Beyond Blue

Beyond Blue

7 Quick Ways to Avoid a Meltdown


When you feel like strangling the guy in front of you at Target, read these “7 Quick Ways to Calm Down,” or as the Huffington Post renamed them,  “7 Quick Ways to Avoid a Meltdown,” I laughed at the art that went with it because, well, I sort of looked like that yesterday. I needed a reminder of them, and I thought maybe you could use one too.


1. Walk Away

Know your triggers. If a conversation about global warming, consumerism, or the trash crisis in the U.S. is overwhelming you, simply excuse yourself. If you’re noise-sensitive and the scene at Toys-R-Us makes you want to throw whistling Elmo and his buddies across the store, tell your kids you need a time-out. (Bring along your husband or a friend so you can leave them safely, if need be.) My great-aunt Gigi knew her trigger points, and if a conversation or setting was getting close to them, she simply put one foot in front of another, and departed.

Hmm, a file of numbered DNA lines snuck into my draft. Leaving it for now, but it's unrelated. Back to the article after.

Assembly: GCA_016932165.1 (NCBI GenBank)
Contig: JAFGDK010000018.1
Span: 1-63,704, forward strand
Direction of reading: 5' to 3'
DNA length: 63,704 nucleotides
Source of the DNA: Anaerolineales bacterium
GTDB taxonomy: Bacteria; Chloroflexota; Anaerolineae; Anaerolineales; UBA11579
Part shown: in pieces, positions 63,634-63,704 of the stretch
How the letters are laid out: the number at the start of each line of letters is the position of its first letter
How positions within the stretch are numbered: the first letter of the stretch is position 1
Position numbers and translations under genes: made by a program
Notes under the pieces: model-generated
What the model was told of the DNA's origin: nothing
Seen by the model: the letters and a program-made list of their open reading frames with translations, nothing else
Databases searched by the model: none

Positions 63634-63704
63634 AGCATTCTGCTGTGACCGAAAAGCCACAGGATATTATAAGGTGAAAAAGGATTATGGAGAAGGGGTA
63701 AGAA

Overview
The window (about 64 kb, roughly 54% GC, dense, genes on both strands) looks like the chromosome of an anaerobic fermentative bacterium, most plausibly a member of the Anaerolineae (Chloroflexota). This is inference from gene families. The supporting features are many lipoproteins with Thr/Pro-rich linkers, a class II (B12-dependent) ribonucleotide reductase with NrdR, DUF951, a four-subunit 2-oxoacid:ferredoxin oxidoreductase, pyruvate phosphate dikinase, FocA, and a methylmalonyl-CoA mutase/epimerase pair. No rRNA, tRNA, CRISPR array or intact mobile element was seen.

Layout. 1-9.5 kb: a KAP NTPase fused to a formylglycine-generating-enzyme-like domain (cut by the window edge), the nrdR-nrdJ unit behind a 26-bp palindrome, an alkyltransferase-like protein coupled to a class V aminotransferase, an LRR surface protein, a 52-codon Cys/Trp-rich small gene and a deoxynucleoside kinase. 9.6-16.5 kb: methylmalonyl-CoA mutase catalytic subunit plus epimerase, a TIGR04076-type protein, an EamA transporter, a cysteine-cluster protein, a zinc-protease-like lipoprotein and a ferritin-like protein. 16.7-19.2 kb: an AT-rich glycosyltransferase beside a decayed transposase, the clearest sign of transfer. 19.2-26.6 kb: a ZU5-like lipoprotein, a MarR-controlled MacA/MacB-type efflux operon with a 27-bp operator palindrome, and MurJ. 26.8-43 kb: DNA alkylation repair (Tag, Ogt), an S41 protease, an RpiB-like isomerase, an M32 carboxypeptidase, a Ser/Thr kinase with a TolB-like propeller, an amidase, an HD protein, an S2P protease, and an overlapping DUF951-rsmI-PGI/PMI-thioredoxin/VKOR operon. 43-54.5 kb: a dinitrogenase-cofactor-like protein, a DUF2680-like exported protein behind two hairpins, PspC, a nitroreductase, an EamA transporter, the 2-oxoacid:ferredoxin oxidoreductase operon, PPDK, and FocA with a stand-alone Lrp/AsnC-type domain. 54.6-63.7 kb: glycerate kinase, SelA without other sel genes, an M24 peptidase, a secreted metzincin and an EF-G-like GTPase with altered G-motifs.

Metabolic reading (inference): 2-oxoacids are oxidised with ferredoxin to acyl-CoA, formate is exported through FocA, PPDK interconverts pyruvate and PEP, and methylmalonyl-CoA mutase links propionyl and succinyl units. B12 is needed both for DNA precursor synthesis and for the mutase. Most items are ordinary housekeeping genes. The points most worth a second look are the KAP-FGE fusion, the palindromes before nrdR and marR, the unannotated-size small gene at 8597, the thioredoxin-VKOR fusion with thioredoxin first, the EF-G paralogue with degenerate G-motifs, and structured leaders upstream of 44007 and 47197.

2. Close Your Eyes

Gently let the world disappear, and go within to regain your equilibrium. Ever since my mom came down with blepharospasm (a neurological tick of the eyelid), I’ve become aware of how important shutting our eyes is to the health of the nervous system. The only treatment available for this disorder is to have surgery that permanently keeps your eyelids open (you need to moisten them with drops, etc.). Such a condition would be living hell for my mom, because in closing her eyes she regains her balance and proper focus.


The only time I recommend not using this technique is on the road (if you’re driving).

3. Find Some Solitude